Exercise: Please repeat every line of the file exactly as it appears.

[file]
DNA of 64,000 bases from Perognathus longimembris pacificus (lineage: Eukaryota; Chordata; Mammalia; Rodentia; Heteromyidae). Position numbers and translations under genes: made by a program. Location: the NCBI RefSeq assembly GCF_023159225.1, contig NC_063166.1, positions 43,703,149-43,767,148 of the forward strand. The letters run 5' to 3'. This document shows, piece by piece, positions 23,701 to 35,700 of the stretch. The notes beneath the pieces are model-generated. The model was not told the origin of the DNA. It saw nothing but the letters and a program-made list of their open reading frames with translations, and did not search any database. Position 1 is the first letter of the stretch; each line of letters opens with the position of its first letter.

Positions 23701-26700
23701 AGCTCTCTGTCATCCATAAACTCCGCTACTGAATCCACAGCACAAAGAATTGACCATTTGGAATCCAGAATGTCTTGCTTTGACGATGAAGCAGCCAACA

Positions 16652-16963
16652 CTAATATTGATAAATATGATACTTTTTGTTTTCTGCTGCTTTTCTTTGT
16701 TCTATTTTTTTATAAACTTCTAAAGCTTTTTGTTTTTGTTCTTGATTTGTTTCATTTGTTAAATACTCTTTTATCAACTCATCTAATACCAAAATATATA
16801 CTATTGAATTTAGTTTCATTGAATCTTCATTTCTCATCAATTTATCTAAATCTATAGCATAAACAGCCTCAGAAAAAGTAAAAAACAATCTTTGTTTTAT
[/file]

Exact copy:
DNA of 64,000 bases from Perognathus longimembris pacificus (lineage: Eukaryota; Chordata; Mammalia; Rodentia; Heteromyidae). Position numbers and translations under genes: made by a program. Location: the NCBI RefSeq assembly GCF_023159225.1, contig NC_063166.1, positions 43,703,149-43,767,148 of the forward strand. The letters run 5' to 3'. This document shows, piece by piece, positions 23,701 to 35,700 of the stretch. The notes beneath the pieces are model-generated. The model was not told the origin of the DNA. It saw nothing but the letters and a program-made list of their open reading frames with translations, and did not search any database. Position 1 is the first letter of the stretch; each line of letters opens with the position of its first letter.

Positions 23701-26700
23701 AGCTCTCTGTCATCCATAAACTCCGCTACTGAATCCACAGCACAAAGAATTGACCATTTGGAATCCAGAATGTCTTGCTTTGACGATGAAGCAGCCAACA

Positions 16652-16963
16652 CTAATATTGATAAATATGATACTTTTTGTTTTCTGCTGCTTTTCTTTGT
16701 TCTATTTTTTTATAAACTTCTAAAGCTTTTTGTTTTTGTTCTTGATTTGTTTCATTTGTTAAATACTCTTTTATCAACTCATCTAATACCAAAATATATA
16801 CTATTGAATTTAGTTTCATTGAATCTTCATTTCTCATCAATTTATCTAAATCTATAGCATAAACAGCCTCAGAAAAAGTAAAAAACAATCTTTGTTTTAT